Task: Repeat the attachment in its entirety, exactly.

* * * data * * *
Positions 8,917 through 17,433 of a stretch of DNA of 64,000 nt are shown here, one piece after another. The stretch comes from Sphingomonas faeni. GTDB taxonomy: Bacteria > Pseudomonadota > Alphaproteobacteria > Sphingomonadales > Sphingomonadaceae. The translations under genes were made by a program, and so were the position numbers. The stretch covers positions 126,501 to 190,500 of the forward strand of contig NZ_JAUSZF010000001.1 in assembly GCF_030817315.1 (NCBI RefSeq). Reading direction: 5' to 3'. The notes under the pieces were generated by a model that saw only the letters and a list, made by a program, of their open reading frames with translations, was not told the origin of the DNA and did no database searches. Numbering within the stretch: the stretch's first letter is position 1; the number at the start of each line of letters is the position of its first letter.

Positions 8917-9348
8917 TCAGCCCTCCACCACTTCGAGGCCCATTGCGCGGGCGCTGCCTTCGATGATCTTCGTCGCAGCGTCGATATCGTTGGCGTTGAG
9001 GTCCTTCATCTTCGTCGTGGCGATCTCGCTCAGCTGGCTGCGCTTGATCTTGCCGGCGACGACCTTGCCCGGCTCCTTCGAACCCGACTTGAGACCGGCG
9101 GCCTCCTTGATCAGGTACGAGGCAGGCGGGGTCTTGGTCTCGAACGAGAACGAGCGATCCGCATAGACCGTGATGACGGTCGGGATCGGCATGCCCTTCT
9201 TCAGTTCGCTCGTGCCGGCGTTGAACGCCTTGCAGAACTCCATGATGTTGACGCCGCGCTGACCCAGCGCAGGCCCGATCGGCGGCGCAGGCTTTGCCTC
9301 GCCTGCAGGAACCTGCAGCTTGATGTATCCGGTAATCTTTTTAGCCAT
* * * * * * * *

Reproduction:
Positions 8,917 through 17,433 of a stretch of DNA of 64,000 nt are shown here, one piece after another. The stretch comes from Sphingomonas faeni. GTDB taxonomy: Bacteria > Pseudomonadota > Alphaproteobacteria > Sphingomonadales > Sphingomonadaceae. The translations under genes were made by a program, and so were the position numbers. The stretch covers positions 126,501 to 190,500 of the forward strand of contig NZ_JAUSZF010000001.1 in assembly GCF_030817315.1 (NCBI RefSeq). Reading direction: 5' to 3'. The notes under the pieces were generated by a model that saw only the letters and a list, made by a program, of their open reading frames with translations, was not told the origin of the DNA and did no database searches. Numbering within the stretch: the stretch's first letter is position 1; the number at the start of each line of letters is the position of its first letter.

Positions 8917-9348
8917 TCAGCCCTCCACCACTTCGAGGCCCATTGCGCGGGCGCTGCCTTCGATGATCTTCGTCGCAGCGTCGATATCGTTGGCGTTGAG
9001 GTCCTTCATCTTCGTCGTGGCGATCTCGCTCAGCTGGCTGCGCTTGATCTTGCCGGCGACGACCTTGCCCGGCTCCTTCGAACCCGACTTGAGACCGGCG
9101 GCCTCCTTGATCAGGTACGAGGCAGGCGGGGTCTTGGTCTCGAACGAGAACGAGCGATCCGCATAGACCGTGATGACGGTCGGGATCGGCATGCCCTTCT
9201 TCAGTTCGCTCGTGCCGGCGTTGAACGCCTTGCAGAACTCCATGATGTTGACGCCGCGCTGACCCAGCGCAGGCCCGATCGGCGGCGCAGGCTTTGCCTC
9301 GCCTGCAGGAACCTGCAGCTTGATGTATCCGGTAATCTTTTTAGCCAT